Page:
Financial Accounting

Pre Reading Comment – Chapter 13

Chapter 13 has a good overview of the main accounting instruments.  Read the chapter carefully, paying special attention beginning from page 393.  Be sure to note the descriptions of the balance sheet and income statement.

Lecture Notes

Lecture Summary

·        Financial statements

·        Income statement content, format

·        Income statement analysis

·        Balance Sheet content, format

·        Balance sheet analysis

Major Points

The Balance Sheet

The book provides good definitions of assets, liabilities, and equity.  Most people have an intuitive sense of these areas.  We sense that our current net worth is equal to the value of all we own, minus the amount we owe.  Unfortunately for students, their net worth is often negative until they have graduated and worked several years

By tradition, the accounting equation presents assets, liabilities, and equity in the following equation:

Assets = liabilities + owner’s equity

The example balance sheet in the textbook looks like this:

 Assets Current cash 7050 marketable securities 2300 Accts receivable 26210 less- doubtful accts -650 Inventory 21250 Prepaid expenses 1050 Total 57210

 Fixed land 18000 Building 65000 less-depreciation -22500 Equipment 72195 Less - depreciation -24815 Total 107880 Intangible patents 7100 trademarks 900 Total 8000 Total Assets 173090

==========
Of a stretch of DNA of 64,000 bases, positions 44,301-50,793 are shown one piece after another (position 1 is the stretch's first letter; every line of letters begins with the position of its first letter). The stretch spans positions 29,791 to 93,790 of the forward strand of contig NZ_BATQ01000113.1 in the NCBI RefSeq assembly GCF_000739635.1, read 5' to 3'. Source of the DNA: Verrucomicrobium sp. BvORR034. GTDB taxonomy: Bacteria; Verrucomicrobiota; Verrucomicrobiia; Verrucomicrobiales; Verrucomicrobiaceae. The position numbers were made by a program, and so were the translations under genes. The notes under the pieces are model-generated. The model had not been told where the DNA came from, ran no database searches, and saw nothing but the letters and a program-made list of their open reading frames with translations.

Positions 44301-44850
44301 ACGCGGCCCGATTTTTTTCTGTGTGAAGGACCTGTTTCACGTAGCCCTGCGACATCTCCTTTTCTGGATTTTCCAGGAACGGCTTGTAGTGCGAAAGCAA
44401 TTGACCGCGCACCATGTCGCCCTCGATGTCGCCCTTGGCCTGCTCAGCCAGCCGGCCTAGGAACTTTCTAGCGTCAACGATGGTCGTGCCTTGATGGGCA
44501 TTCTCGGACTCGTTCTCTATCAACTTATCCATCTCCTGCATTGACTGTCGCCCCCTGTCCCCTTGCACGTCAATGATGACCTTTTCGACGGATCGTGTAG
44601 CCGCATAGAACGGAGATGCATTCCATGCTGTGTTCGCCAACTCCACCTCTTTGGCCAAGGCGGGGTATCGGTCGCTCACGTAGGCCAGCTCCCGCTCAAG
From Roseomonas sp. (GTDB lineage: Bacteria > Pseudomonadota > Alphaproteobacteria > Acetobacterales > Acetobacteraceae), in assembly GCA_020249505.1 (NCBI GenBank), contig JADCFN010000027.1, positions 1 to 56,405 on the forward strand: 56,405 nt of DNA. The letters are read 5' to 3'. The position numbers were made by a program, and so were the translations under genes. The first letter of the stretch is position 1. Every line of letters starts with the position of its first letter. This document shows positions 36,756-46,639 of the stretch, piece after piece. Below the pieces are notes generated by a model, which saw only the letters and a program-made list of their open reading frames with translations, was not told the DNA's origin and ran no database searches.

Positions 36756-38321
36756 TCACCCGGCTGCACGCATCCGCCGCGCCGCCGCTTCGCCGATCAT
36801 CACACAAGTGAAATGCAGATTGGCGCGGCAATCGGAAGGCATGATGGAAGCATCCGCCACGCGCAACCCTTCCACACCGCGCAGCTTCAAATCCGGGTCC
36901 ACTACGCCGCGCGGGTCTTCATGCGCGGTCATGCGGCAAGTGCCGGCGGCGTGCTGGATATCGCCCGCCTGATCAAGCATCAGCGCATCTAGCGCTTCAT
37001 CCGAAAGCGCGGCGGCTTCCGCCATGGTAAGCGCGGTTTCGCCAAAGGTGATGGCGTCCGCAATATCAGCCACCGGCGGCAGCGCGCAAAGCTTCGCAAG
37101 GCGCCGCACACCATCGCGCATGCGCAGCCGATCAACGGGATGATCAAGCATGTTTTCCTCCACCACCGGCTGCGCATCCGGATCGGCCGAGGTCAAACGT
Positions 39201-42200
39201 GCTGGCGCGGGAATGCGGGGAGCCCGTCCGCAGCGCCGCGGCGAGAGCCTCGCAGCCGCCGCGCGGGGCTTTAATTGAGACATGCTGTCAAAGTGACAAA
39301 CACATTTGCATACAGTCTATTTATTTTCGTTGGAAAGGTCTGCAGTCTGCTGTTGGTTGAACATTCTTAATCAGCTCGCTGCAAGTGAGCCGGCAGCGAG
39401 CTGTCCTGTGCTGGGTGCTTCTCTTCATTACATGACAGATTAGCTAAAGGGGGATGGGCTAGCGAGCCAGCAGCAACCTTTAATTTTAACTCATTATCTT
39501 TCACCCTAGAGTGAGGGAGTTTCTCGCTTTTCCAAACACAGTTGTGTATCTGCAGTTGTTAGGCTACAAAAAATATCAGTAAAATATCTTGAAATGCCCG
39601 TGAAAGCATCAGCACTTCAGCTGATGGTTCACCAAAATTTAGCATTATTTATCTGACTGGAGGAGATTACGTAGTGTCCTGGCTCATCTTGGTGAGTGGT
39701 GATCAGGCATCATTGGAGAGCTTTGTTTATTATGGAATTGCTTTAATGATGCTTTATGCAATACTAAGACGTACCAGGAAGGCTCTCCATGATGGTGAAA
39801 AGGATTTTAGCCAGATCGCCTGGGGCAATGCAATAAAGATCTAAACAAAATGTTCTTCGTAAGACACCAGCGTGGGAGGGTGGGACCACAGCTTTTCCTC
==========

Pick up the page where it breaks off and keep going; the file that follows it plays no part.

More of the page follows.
Liabilities Accounts payable 16315 wages payable 3700 taxes payable 1920 total 21935 Long-term Liabilities notes due 2005 10000 notes due 2007 30000 total 40000 Total Liabilities 61935 Owner's Equity Stock (8000 shares) 40000 paid-in capital 15000 retained earnings 56155 total 111155 Total Liability and Owner’s Equity 173090

Notice that total assets have to equal total liabilities and owner’s equity – they have to “balance.”

Activity #1

To see what happens as events happen in a business, try to adjust the balance sheet in the following ways.  Remember to keep the sheet in balance.

·        You get a shipment of goods for inventory, along with a bill for \$9000 for these goods.

·        A customer who owes you \$1000 pays you.

·        The end of the month arrives so you pay off \$3400 in bills you have received.

·        Your marketable securities increase \$1000 in value.

·        You buy a \$13,000 piece of equipment.

·        You take out a \$20,000 loan at 7% interest so you can expand your business.

The income (Profit and Loss) statement

Here is another form that most people can intuitively understand.  Profit is what you have left of your income after expenses.  You increase profit, either by increasing revenue, or by decreasing expenses.   Of course it gets trickier for businesses, since they can have many forms of expenses.  The income statement on page 397 provides a good  example.

 Revenues 256425 Cost of Goods sold start inventory 22380 purchases 103635 less - remaining inventory -21250 total 104765 Gross Profit 151660

 Operating Expenses salaries 49750 advertising 6380 Depreciation 3350 total 59480 Administrative expenses Salaries 55100 supplies 4150 utilities 3800 depreciation 3420 interest exp 2900 miscellaneous 1835 total 71205 Total Expenses 130685